Put It Into Practice
William Rowling, great-great-grandfather of Harry Potter author J. K. Rowling, married in England in 1872 at the age of nineteen. His marriage certificate names his father as Edward Rowling. Because the marriage occurred just one year after the 1871 UK census, it makes sense to turn directly to census records in order to learn more about William's family. An exact name search for “edward rowling” in the 1871 UK census at
Next, head back one decade to the 1861 UK census. Again, the family isn't too difficult to find — but it will take a little more than an exact name search this time. Here the family is enumerated as Rowland, a name they did use for a time. It's close to Rowling, but not similar enough to come up in a Soundex search. A wildcard search for row* in the last name field does the trick, however, when combined with a few other fields to help narrow down the results (edward row* born 1830 +/− 2 years in cambridge*). This wildcard trick for first and last names is something to try any time that exact search and Soundex search fail to turn up the expected results. Use of the wildcard for the birth location is also helpful here, covering both Cambridge and Cambridgeshire in one search.
From the 1861 census, you learn that the mother's name is Sarah, born about 1831 in Southampton, Hampshire, England. Since the oldest child, daughter Harriet, is listed in this census as age ten, try going back one more decade to the 1851 census — the year Harriet was supposedly born. Here the standard searches come up empty, so the next step is to eliminate the last name entirely and search for edward born 1830 +/− 2 years in cambridge. Even this turns up nothing, so next try eliminating the birth county as well. A search for first name edward, born 1830 +/−1 year and spouse name sarah eventually turns up the family. It's no wonder they couldn't be found through traditional search methods. Edward Rowling born about 1830 in Bassingbourn, Cambridgeshire, was actually indexed in the 1851 UK census at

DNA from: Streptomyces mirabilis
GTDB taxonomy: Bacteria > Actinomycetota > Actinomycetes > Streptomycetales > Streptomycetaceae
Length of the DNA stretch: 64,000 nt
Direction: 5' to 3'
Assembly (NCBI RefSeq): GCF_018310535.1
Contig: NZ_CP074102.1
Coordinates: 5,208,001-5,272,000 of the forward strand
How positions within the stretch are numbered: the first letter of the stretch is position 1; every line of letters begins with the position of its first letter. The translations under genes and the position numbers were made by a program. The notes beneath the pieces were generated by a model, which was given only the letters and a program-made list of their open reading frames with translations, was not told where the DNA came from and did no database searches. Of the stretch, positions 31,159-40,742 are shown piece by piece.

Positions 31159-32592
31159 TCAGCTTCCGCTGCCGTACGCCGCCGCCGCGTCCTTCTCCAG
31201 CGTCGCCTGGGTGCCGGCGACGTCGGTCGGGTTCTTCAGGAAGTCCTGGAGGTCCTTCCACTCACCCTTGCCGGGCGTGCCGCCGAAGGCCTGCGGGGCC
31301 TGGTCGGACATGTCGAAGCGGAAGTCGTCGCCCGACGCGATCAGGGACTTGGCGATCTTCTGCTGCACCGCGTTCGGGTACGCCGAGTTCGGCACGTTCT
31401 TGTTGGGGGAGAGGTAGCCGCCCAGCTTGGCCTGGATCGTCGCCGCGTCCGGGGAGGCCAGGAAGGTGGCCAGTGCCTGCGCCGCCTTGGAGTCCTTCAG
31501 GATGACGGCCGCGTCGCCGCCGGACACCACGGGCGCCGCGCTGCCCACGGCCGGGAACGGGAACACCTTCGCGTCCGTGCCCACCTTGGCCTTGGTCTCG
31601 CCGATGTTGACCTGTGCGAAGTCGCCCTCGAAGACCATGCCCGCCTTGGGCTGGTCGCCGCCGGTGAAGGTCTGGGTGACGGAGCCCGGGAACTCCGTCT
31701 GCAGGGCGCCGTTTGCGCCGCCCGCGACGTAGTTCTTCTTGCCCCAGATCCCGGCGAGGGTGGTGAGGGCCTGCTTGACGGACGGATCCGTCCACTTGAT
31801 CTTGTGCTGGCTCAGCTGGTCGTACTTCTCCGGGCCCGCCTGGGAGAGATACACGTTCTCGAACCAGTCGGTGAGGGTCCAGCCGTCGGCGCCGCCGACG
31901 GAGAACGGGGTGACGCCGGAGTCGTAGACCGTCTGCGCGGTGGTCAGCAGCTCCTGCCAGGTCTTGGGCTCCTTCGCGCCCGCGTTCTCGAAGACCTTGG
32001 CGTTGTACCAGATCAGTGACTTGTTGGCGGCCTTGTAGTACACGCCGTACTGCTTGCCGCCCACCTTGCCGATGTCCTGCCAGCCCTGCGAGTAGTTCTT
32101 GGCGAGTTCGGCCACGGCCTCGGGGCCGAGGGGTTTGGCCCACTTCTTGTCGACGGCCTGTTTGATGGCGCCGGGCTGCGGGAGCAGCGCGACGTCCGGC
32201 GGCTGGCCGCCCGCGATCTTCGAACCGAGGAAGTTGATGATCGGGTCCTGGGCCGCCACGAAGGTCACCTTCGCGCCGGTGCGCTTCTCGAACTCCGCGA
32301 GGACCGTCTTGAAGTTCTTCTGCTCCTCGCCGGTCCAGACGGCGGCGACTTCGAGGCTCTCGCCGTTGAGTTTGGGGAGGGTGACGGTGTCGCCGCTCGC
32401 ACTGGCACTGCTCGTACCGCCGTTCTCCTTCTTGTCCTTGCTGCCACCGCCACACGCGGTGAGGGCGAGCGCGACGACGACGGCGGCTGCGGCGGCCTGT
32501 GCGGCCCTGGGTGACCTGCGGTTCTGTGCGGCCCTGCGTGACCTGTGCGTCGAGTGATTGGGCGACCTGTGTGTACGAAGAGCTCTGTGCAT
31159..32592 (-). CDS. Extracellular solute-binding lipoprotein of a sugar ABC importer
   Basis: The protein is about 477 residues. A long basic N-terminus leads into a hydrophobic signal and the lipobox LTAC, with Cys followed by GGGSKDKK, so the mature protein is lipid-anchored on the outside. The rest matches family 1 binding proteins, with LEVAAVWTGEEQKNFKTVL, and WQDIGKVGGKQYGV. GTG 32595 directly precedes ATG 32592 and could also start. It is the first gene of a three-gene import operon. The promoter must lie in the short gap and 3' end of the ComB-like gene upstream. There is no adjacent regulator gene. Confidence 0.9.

Now that you've traced William's parents back to their first census as a family, return to the 1871 census. Remember Edward listed as married, but with no wife Sarah? Was it a mistake that he wasn't listed as a widower? Or is Sarah enumerated somewhere else? Now that you have her name, a search for sarah rowling born in southampton turns up Sarah Marie Rowling as a patient in St. Bartholomews Hospital, London. Something else to investigate for the family tree!
Now that you know Sarah is still living in 1871, do you think she and Edward could still be living by the time of the 1881 census?
Edward is the one who's done a disappearing act in 1881, but Sarah Rowling, age fifty, born Southampton, is listed as a mother-in-law in the household of Frank Bennett in Medlock, Lancashire, England. You know this is likely the correct Sarah Rowling because Henry Rowling, listed as a brother-in-law, is the right age and was born in the right place to be the son Henry Rowling you found living with Edward Rowling in 1871 (also further confirmed when Edward Rowling is found living with the Bennetts in 1901 — see below). Since they are listed as in-laws, however, Frank's wife, Sarah, is probably a Rowling child as well. If so, where was she in the 1871 census? Something else to follow up in other records.
Further searches find Edward and Sarah appearing together again in the 1891 UK census, living in Hulme, Lancashire, England. The 1901 UK census finds Edward back with the Bennett family, unfortunately listed as a widower. You've now managed to locate the family (at least most of the members) in every UK census from 1851 to 1901 — something to be proud of. The family wasn't overly difficult to trace, but does exemplify many of the stumbling blocks you're likely to encounter during your own research — families that move around, families that aren't always enumerated together, names and locations that are misindexed, and so on.